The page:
We're halfway through the third season of Battlestar Galactica. My friends love it, my wife loves it, and the critics love it, too. But I'm afraid I've signed off, thanks to three words that appeared at the end of Season 2:
"One Year Later..."
Well, here's three more words for you: Jump The Fucking Shark. Geez, did that move ever piss me off! And since you asked, I'll tell you why: because there's no end in sight.
First of all, I'll acknowledge the obvious: 100% of the TV writers out there are looking for the goose that lays the golden eggs, and when they finally find it, 99.9% of them want that goose to live into a ripe old age. These people live from project to project, pouring their creative energies into one dead-end concept after another, and when one finally grows a shaky pair of legs the writers find themselves creatively sprinting from one episode to the next, hoping against hope to sustain interest, to increase the flow of advertising bucks, to generate ever larger audiences. They will work a concept to the point of exhaustion, then work it a little further, then take an absurd risk to keep it going because once the money starts coming in they know it's too good to be true. It will dry up someday. It could be they'll pay off the mortgage with this project; more likely, the gig will close by the end of the season, and they'll be knocking on producers' doors with their briefcase full of untried concepts.
I've got a lot of compassion for these people, but when my interest in their personal story eclipses my interest in the story they're selling, we have a problem. Enter: Galactica writer and executive producer Ronald D. Moore -- an interesting guy. He has a restless but surprisingly direct intelligence. He was responsible for some of the better episodes in the Star Trek franchise, and I'm curious to see what his next project will look like. I'm just not interested in Galactica anymore, because it has taken on a drearily familiar shape. As with its contemporary 24 and The X-Files before them, Galactica has hooked the viewer, and is gearing up to play it past exhaustion. Viewers of Galactica are going to have to brace themselves for one grim revelation after the next, each one suggesting the potential for coherence and resolution, in a creative environment where, in fact, neither is a possibility.
If the viewer has the stamina of, say, a Northern Pike, this is a game that could stretch for seasons on end. I'm too old to play the Pike ("Jackfish" is what we call 'em on the Prairies). I've got the fight of a Bass: I'll sure let you know when you've hooked me, but if you don't reel me in nice and quick, I'll be off before you know it.
The Post-Mortem: (for those one or two readers who might not have seen the conclusion to Season 2, Spoiler Alert) "One Year Later..." was a distasteful, downright campy act of disrespect to the viewer's intelligence. First of all, it transformed the preceeding two episodes into a trivial, 90-minute red herring. Laura Roslin's dark night of the soul, in which she struggles with whether or not to rig her re-election, has no real point to it. The writers could have let Baltar win the thing without her hand-wringing, because her moral qualms and near moral failure add absolutely no narrative currency to the story's "conclusion".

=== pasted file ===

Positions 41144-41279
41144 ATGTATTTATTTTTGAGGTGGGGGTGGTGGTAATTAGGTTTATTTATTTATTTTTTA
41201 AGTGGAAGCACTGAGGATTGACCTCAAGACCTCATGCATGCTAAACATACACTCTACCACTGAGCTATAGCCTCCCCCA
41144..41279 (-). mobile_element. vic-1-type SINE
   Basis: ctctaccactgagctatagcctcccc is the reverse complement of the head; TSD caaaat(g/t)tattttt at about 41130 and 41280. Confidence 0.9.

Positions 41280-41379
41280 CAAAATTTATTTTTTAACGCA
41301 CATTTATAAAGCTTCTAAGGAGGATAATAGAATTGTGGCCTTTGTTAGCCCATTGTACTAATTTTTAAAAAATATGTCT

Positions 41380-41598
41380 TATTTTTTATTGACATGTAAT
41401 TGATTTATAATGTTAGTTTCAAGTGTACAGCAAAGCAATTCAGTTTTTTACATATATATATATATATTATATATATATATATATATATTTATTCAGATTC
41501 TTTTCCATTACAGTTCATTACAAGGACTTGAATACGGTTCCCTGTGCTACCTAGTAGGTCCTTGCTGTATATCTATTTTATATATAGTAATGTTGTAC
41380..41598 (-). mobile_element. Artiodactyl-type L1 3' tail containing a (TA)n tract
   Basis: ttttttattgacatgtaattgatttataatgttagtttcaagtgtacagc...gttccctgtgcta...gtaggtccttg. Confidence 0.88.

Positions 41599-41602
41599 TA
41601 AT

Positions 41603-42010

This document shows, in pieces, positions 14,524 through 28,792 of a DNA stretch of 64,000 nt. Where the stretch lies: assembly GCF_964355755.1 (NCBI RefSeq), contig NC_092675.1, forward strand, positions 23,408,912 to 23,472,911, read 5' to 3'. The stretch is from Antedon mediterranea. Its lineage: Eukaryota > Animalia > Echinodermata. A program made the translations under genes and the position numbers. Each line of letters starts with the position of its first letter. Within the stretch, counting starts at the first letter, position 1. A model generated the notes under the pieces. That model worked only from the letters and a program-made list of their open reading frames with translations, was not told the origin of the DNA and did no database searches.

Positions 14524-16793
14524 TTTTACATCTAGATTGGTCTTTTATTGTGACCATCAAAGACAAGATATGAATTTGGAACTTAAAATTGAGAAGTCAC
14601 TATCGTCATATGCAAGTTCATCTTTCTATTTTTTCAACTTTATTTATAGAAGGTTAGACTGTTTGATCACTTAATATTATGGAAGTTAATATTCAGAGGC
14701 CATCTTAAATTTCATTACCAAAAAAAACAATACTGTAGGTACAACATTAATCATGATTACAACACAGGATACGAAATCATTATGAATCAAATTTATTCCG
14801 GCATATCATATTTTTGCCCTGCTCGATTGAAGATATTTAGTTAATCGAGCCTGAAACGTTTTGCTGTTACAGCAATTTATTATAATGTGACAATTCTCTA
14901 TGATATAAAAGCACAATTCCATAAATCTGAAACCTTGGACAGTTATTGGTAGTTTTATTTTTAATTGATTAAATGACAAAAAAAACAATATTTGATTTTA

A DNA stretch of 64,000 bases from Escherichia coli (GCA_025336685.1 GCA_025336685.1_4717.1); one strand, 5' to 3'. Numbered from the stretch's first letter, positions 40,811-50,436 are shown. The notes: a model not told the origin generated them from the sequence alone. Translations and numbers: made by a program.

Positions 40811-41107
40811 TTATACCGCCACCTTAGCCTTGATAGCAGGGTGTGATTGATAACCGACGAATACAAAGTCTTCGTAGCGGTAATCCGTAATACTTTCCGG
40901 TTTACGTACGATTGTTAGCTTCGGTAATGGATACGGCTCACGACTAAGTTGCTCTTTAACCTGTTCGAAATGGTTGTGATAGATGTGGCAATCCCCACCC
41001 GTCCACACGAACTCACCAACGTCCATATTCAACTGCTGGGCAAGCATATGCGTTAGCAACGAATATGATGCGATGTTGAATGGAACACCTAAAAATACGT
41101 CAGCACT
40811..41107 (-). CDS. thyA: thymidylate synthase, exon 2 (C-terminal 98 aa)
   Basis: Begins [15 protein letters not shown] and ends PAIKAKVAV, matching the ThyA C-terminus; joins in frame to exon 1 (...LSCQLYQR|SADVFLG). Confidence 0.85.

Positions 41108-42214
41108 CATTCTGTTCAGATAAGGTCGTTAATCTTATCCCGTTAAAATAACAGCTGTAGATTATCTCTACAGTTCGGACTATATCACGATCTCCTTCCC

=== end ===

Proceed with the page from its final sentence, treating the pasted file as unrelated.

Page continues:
Secondly, "One Year Later..." is a high-school English Class exercise. We all did it with Wuthering Heights and Jane Eyre. We even subjected the classics to a Monty Python "one year later" treatment. Similarly, Galactica. Poofy hair and floppy guts (I shudder to think what a naturally athletic guy like Jamie Bamber had to eat to resemble the Pillsbury Doughboy), and feisty, once-single women who have become married, embittered shrews ... "Will this be on the test, sir?" Gimme a break.
Seems to me this was roughly the same stunt that lost me as a viewer of The X-Files. Chris Carter cooked up a season-closing cliff-hanger in which Fox apparently committed suicide, because he was now convinced beyond a shadow of a doubt that all his sleuthing for extraterrestrials was based on a fraud. The problem for me was a) I didn't for a minute buy that Fox might possibly be dead because b) the viewers had seen countless little flashes that indicated he was pretty much on the right track.
The whole stunt screamed of desperation, and only gave credence to Stephen King's ascerbic dismissal of the show as "a five-year cock-tease" (some three flaccid years before Carter was finally forced to put the series to bed). I'd have thought Moore was above such pedestrian carny stunts, but I'm clearly wrong. Not that Moore will lose any sleep over my disaffection. My wife still watches the show, thanks in large part to this "cognitive dissonance" that Adam Rogers is so fond of.
To my mind, the real television triumph is Deadwood. Three seasons -- or three-and-a-half, if you include the two forthcoming feature-length TV movies -- and that's all she wrote. It was gritty, had no shortage of gravitas or humour (an ingredient the Galactica stable seems oblvious to) -- in other words, plenty of that thar "cognitive dissonance" we seem to enjoy. And it quit before Al Swearingen morphed into Dr. Claw.
However, do keep me posted -- I always appreciate attempts to woo me back into the fold. But, most importantly, be sure to wake me up when it's over.